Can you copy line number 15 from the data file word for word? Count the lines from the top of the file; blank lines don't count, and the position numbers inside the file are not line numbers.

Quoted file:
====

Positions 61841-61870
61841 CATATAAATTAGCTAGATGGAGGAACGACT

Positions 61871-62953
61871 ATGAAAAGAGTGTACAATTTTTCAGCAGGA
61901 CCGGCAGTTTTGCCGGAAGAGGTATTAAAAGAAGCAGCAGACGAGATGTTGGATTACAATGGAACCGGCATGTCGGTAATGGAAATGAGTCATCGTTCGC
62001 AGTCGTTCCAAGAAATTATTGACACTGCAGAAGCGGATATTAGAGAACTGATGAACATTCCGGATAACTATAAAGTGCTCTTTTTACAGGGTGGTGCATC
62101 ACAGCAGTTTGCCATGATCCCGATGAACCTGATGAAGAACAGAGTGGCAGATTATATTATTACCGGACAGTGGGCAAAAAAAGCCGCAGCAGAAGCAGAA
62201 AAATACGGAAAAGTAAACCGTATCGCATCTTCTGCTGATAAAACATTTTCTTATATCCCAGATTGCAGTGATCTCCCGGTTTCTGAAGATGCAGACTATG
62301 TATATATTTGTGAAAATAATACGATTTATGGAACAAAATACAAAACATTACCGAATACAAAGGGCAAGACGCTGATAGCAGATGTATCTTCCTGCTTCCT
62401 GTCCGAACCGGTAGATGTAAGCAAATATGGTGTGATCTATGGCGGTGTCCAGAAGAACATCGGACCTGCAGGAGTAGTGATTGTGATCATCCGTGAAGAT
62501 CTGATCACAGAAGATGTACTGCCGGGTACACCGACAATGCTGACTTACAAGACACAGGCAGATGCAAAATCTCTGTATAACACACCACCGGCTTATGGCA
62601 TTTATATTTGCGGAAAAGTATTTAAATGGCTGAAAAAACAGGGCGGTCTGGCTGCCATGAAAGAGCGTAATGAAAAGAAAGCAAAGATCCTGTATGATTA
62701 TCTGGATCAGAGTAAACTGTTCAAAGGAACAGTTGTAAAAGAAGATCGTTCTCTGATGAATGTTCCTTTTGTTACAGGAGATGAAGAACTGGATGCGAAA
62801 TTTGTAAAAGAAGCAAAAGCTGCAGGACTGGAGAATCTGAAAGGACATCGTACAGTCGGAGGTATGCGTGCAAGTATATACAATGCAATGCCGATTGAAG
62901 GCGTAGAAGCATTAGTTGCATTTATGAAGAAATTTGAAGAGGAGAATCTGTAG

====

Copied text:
62901 GCGTAGAAGCATTAGTTGCATTTATGAAGAAATTTGAAGAGGAGAATCTGTAG